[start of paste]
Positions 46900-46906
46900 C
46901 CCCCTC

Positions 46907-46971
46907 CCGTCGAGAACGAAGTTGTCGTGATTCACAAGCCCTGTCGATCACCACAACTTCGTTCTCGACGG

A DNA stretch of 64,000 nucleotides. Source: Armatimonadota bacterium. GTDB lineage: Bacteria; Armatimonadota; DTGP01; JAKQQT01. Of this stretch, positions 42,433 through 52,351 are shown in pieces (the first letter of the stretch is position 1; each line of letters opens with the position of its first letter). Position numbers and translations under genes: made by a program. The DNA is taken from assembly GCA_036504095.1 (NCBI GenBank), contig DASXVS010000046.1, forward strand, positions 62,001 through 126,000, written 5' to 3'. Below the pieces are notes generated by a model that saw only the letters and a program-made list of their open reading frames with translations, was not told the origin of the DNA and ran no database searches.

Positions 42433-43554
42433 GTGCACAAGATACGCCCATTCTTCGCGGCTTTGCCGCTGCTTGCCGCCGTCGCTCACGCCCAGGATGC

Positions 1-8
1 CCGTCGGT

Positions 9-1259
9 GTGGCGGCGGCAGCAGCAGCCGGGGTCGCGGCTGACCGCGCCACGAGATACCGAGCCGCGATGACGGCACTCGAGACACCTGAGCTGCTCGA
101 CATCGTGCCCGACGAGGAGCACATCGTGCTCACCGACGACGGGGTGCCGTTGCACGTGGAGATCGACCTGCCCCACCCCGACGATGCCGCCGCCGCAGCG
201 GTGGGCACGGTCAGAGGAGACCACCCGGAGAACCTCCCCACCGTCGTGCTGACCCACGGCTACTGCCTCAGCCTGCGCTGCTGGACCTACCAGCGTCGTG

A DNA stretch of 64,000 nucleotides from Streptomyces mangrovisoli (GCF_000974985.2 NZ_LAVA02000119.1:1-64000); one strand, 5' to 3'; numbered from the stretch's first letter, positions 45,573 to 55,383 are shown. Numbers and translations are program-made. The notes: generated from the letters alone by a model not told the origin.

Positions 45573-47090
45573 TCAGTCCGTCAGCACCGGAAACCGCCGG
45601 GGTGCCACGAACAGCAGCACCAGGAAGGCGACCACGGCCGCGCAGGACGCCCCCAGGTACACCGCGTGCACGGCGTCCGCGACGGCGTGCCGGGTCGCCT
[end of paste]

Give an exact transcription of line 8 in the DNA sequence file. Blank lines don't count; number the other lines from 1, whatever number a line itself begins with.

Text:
42433 GTGCACAAGATACGCCCATTCTTCGCGGCTTTGCCGCTGCTTGCCGCCGTCGCTCACGCCCAGGATGC